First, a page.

The European Commission has fined 16 firms €290.71 million for operating a cartel in the plastic industrial bags market, in violation of EC Treaty rules which forbid cartels and other restrictive business practices.
The EC says that the firms agreed amongst themselves on prices and sales quotas by geographical area, shared the orders of large customers, organised collusive bidding for invitations to tender and exchanged information on their sales volumes, to the detriment of competition, their customers and consumers.
Plastic industrial bags are used to pack various products, mainly of an industrial nature, but also products destined for consumers, such as raw materials, fertilizer, agricultural products, animal feed and building materials.
After surprise inspections of producers in June 2002 and the investigations that followed, the Commission found that the firms had secretly agreed amongst themselves, some for over 20 years, on sales prices in Germany, the Benelux countries, France and Spain.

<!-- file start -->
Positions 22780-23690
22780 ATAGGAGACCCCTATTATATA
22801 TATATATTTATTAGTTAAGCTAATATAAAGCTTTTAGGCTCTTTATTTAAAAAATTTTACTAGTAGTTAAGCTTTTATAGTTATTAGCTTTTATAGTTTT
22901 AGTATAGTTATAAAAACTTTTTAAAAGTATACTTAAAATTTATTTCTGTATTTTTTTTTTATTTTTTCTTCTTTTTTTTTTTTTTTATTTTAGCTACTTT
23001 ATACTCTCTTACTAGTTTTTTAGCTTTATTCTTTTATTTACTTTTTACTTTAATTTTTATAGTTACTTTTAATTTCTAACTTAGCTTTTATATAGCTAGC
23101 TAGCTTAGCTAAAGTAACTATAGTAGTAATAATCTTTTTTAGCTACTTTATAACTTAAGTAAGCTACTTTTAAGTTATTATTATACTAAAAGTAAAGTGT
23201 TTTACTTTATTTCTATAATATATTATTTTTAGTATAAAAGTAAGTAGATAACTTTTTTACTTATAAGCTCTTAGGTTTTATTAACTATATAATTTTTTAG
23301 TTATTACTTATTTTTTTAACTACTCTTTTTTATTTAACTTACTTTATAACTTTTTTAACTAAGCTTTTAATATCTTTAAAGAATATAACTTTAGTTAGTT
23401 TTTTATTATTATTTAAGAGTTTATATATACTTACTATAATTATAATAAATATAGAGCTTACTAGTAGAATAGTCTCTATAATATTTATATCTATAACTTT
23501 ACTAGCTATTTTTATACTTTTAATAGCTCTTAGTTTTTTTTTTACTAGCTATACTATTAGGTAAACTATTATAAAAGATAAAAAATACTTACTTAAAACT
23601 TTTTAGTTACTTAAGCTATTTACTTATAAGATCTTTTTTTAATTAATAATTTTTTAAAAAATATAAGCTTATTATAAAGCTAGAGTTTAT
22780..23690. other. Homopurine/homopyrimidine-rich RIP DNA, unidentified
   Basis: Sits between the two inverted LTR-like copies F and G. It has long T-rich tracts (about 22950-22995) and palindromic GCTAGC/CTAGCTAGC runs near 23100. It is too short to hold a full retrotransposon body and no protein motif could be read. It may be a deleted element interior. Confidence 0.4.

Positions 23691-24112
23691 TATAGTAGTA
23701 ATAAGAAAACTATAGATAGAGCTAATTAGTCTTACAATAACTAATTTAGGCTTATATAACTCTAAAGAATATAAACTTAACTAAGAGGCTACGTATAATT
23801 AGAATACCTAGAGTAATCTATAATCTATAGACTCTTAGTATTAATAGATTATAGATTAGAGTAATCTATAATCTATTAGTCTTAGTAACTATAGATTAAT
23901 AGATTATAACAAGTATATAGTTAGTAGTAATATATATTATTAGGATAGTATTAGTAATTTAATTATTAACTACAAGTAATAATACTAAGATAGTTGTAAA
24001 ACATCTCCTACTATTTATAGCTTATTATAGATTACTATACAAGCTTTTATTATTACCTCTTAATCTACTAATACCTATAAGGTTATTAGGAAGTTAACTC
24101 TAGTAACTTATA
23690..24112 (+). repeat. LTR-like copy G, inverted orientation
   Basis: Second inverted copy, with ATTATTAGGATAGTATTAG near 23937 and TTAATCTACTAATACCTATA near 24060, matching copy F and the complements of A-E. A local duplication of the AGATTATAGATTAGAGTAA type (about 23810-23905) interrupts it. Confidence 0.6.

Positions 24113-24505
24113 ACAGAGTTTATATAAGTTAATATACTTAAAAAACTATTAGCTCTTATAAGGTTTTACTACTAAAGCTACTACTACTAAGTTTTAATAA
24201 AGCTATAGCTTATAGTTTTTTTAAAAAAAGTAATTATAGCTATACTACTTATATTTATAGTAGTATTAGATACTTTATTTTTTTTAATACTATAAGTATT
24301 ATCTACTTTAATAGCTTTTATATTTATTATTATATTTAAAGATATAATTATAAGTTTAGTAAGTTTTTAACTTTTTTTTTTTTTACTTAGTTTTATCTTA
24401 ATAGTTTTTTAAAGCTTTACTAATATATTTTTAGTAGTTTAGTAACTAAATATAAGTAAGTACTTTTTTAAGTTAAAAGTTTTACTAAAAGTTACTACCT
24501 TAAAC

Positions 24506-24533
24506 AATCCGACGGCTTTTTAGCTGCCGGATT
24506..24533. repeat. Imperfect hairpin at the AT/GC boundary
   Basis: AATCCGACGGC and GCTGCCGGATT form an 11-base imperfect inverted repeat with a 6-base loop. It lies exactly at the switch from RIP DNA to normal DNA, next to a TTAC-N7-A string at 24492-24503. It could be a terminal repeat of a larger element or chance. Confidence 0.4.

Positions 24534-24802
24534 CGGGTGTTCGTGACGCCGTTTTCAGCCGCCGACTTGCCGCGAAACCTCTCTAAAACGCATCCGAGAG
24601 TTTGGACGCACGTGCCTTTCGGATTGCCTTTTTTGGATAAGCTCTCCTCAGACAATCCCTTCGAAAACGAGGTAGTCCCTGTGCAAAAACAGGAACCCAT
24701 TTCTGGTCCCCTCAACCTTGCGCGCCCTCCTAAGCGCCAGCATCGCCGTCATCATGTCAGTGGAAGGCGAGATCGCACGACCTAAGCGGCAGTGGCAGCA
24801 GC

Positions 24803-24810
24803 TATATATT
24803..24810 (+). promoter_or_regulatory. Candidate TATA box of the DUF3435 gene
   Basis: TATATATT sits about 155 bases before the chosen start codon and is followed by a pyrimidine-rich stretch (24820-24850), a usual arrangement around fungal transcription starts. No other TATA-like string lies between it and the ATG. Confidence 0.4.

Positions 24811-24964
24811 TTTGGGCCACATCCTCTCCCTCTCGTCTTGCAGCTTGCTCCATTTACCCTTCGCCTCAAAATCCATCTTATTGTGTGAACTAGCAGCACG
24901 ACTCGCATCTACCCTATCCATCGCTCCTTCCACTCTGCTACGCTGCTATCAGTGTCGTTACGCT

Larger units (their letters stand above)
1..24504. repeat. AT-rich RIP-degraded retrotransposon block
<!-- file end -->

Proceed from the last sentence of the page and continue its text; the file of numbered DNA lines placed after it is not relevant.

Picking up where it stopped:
The Commission started investigating on the basis of information brought to its attention by one of the members of the cartel, British Polythene Industries (BPI), under the Commission’s antitrust leniency arrangement. As a result, BPI enjoyed full immunity for being the first to provide the Commission with the decisive evidence of the cartel’s existence which allowed inspections to be organised.
Those fines in full